Consider if you will, exhibit A – me. I’ve never put on more weight in my life than when I’ve been writing about food. And I’d tell myself, based on meeting up with other food lovers for regular feasts or scanning through my instagram feed, where the world looks like one, continuous, envy-inspiring picnic, that everyone I knew was living a life of gluttony sloth much like mine.
I’ve been trying, over the last 6 months, to remedy an attitude that has led me to an unhealthy lifestyle, and to lose the resulting kilos. Here’s what has worked for me so far.
Every year I make a pilgrimage to our nation’s capital for The National Multicultural Festival, and every year I am oh so glad I did. This year it ran from the 8th to the 10th of February, and with 50 new stalls added to the lineup, I was curious to see where they’d fit them all…
Manual brewing, alternative brewing, whatever you want to call it, it’s time to give it a go. DIY brewing methods such as aeropress, cold brew, pourover, syphon and their more well-known cousins such as French press and stove top coffee form another frontier in the exploration of coffee flavour. What’s more, they’re portable, cheap and easy to learn.
I don’t often go out for breakfast these days, but when I do, I’m a sucker for a fritter and a good poached egg. Recently, I started trying to replicate the flavour and texture of café-style inch-thick, fluffy fritters in my own kitchen, and the results have been pretty amazing. Here are the 4 ‘fritter truths’ I discovered on my journey to corn fritter heaven.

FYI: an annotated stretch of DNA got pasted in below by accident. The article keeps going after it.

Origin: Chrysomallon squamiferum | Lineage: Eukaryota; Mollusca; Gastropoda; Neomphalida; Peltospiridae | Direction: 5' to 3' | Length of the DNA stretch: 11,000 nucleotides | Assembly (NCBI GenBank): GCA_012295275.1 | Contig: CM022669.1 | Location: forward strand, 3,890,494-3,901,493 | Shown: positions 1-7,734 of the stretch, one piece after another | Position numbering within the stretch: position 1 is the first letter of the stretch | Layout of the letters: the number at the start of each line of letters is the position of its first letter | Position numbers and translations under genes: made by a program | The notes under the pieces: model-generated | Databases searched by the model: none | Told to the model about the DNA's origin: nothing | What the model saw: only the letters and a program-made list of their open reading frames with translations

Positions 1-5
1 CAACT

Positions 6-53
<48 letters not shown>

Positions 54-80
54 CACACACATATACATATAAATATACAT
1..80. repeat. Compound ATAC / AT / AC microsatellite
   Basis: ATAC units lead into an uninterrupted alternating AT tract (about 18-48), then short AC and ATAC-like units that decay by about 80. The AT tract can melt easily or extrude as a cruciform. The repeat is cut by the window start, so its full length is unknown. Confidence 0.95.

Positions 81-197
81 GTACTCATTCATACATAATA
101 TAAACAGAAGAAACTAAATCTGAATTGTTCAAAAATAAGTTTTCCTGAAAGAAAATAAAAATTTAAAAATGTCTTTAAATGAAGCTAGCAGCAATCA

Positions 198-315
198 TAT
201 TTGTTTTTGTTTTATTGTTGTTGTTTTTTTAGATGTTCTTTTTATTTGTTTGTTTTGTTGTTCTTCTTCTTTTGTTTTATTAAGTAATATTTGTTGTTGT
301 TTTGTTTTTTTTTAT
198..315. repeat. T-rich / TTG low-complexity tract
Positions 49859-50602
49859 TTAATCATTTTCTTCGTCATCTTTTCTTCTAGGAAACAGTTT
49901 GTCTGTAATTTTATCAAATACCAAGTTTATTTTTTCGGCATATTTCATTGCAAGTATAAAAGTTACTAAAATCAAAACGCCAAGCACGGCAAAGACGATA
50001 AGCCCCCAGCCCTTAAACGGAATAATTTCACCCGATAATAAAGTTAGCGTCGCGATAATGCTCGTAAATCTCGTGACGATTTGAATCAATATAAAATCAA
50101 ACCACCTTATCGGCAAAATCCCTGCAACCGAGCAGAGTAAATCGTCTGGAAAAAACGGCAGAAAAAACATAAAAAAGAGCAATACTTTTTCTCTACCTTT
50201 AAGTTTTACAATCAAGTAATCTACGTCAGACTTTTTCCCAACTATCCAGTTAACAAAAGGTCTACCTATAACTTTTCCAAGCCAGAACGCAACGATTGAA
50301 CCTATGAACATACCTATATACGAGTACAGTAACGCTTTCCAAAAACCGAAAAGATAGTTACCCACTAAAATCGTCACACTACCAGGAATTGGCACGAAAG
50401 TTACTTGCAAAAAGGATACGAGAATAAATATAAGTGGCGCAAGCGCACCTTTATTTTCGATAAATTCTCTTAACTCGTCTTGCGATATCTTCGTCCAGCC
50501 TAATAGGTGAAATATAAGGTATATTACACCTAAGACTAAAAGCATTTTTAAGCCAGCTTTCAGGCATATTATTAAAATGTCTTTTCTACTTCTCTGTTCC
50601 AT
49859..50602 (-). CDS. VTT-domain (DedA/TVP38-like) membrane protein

The last couple of times I was in the Melbourne CBD, I made a beeline for Naked Espresso, a cute and well known place on Little Bourke Street. These guys use naked portafilters for their espresso (hence their name) but they also tick the specialty coffee box with their selection of ‘new brew’ techniques such as aeropress and pourover.
This place is a coffee nerd’s paradise; their blackboards list the day’s brews complete with tasting notes, and they sell enough different beans, gadgets and paraphernalia to keep the caffeine-obsessed happy for yonks. The coffee menu changes often, with appearances from the likes of Market Lane, Axil Coffee Roasters and even Naked’s own house blend. On my most recent visit, there were couple of Market lane single O’s on offer for syphon/pourover/aeropress, the house blend for espresso-based coffees and an Axil single origin as their guest coffee.